In March 2020, Russia claimed that its S-400 missile defense system successfully destroyed all hypersonic missiles in a live-fire exercise. If that is true then that is very heartening information, however, inordinate delays in the delivery of balance two S-400 systems again throw light on the importance of ‘Atmanirbhar Bharat’ (self-sufficient India).
In 2021, the PLARF launched approximately 135 ballistic missiles for testing and training. This was more than the rest of the world combined excluding ballistic missile employment in war zones. A flurry of such tests, the ownership of around 2500 ballistic missiles and 700 launchers, and preparation to increase nuclear warheads from 350 to 1500 by 2035 demonstrate China’s resolve to keep improving capabilities and capacities.
Indian armed forces must keep track of changing Chinese missile inventory. These transitions with the changing roles and ambitions would throw light on the PLA’s future designs and strategy. A decade ago China had over 77 percent of SRBM launchers. Today, the SRBM launchers’ ratio has been brought down to less than 45 percent. Earlier nonexistent IRBM launchers now constitute over 15 percent of the force and MRBM launchers have evolved from 10 to 20 percent.
Coming back to India, setting up an IRF is a welcome sign but just two types of missiles in its inventory and any range limitation on the force would defeat the purpose. The BrahMos originally had a range of 290 km. That has been extended to 450 km, and the work is on to further extend it to 800 km. However, IRF should look for missiles with up to a 2000 km range.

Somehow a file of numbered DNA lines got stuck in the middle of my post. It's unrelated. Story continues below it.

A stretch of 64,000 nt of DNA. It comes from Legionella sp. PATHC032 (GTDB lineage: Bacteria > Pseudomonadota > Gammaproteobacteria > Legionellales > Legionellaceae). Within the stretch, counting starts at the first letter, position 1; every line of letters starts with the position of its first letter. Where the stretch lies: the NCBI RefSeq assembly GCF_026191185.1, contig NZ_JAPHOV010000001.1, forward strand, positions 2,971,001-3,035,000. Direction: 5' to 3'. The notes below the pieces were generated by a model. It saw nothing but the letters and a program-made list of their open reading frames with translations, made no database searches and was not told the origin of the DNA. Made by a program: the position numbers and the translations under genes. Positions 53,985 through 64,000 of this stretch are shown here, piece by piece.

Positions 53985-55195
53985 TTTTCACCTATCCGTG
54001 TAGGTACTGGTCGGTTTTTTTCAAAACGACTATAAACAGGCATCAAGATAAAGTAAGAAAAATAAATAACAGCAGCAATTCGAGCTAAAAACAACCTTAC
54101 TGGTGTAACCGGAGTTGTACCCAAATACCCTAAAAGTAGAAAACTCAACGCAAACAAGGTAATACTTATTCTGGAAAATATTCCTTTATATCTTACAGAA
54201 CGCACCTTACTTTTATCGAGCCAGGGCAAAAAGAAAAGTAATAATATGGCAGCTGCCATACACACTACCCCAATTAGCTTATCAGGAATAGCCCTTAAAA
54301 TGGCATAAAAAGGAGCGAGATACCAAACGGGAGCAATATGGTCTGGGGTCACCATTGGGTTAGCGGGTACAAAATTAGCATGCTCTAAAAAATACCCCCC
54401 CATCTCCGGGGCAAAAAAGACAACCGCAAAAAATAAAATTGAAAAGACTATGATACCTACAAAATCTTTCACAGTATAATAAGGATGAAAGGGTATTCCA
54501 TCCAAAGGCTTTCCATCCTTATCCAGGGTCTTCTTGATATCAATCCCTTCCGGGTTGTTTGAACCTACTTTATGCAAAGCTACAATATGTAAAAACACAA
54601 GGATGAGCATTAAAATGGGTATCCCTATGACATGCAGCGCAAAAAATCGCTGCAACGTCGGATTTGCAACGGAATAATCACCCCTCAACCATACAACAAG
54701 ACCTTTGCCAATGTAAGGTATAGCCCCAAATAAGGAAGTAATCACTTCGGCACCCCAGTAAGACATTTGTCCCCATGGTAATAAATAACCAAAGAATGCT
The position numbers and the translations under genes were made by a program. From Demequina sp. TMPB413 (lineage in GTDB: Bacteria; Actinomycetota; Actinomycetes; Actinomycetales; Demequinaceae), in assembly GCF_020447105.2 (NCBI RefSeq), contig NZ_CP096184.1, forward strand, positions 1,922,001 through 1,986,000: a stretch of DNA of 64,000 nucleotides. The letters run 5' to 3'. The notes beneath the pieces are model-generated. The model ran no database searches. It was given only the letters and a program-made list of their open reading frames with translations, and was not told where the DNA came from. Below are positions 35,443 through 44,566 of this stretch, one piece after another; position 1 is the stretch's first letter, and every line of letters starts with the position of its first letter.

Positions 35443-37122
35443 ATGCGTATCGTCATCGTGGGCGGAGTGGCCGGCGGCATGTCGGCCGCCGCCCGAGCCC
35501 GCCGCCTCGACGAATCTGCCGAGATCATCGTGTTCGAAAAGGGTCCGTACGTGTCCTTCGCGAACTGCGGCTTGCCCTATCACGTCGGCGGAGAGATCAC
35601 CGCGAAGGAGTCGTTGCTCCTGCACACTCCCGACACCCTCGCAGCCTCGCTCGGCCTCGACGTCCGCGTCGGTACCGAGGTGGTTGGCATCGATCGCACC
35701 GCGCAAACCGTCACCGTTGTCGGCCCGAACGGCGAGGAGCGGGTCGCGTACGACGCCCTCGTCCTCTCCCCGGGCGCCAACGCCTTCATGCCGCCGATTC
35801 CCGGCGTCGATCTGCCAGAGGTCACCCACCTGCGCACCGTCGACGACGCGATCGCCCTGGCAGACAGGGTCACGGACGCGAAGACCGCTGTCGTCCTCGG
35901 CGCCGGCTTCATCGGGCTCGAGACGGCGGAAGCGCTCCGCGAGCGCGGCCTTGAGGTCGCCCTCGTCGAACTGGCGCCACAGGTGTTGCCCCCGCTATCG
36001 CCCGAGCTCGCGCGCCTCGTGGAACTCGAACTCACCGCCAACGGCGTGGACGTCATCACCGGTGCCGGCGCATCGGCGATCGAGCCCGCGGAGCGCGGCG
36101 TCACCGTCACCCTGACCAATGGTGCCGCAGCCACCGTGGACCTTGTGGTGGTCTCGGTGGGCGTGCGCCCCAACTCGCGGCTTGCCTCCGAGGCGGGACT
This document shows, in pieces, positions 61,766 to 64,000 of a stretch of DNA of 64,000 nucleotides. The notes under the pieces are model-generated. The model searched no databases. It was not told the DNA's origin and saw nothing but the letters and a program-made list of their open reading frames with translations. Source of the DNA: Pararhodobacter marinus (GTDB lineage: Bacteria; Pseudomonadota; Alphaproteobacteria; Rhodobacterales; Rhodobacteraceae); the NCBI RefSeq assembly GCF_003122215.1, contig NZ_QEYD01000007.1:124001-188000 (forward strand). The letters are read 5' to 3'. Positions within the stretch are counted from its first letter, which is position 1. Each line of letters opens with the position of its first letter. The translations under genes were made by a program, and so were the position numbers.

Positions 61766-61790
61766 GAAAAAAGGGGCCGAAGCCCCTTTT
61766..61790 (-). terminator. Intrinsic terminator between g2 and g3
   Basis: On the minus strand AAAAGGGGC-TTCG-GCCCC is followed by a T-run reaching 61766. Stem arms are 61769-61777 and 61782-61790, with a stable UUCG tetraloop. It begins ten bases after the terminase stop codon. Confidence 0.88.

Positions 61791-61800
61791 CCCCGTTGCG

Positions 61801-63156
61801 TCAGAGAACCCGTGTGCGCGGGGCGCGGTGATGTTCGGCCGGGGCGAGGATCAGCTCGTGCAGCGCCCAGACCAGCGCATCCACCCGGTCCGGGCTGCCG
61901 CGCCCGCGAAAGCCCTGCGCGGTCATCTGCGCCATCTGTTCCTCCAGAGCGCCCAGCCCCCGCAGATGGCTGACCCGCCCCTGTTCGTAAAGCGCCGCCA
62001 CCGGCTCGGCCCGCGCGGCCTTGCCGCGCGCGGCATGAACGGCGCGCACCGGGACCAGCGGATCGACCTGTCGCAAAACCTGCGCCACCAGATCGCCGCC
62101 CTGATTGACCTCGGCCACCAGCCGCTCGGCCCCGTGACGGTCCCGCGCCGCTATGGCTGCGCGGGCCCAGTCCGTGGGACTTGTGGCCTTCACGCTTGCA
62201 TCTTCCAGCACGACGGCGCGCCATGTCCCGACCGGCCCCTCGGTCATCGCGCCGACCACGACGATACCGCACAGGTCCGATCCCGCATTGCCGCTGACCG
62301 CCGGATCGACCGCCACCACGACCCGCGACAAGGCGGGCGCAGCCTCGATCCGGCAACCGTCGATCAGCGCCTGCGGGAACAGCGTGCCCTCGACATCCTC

The IRF should have the ability to hit high-value targets deep inside China to raise the cost of the war. Indigenous Technology Cruise Missile (ITCM), Nirbhay with a range of 1000-1500 km is the ideal candidate for this task. Chengdu, Chongqing, Xi’An, Lanzhou, Yinchuan, and the most famous Three Gorges Dam would be in its operational range. However, the Nirbhay program has suffered several failures and has not been operationalized to date. The program should be made a success and not remain tagged as a technology demonstrator.
The BraMos-II with Mach 8 speed and range of 1000 km is another practical choice for the IRF. The nuclear AGNI-P with Manoeuvrable Re-entry Vehicle (MaRV) and a range of 1000-2000 km should also be considered in a conventional role. These two missiles would give a huge boost to the future IRF.
Last but not least, the Indian bureaucracy must rise above fixed ideas and help the Indian armed forces to tackle the ‘China Challenge’. Today missiles are equally or perhaps more important than fighter aircraft or main battle tanks. This outlook of bureaucracy must not stymie the Indian armed forces in this very fast-changing vista for a very long time. With a strong IRF India would be able to counter China from a position of strength that an ever-increasing trade deficit can not achieve.
The opinions expressed in this article are the author’s own and do not reflect the views of Chanakya Forum. All information provided in this article including timeliness, completeness, accuracy, suitability or validity of information referenced therein, is the sole responsibility of the author. www.chanakyaforum.com does not assume any responsibility for the same.
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Cdr Deepak Singh, Retd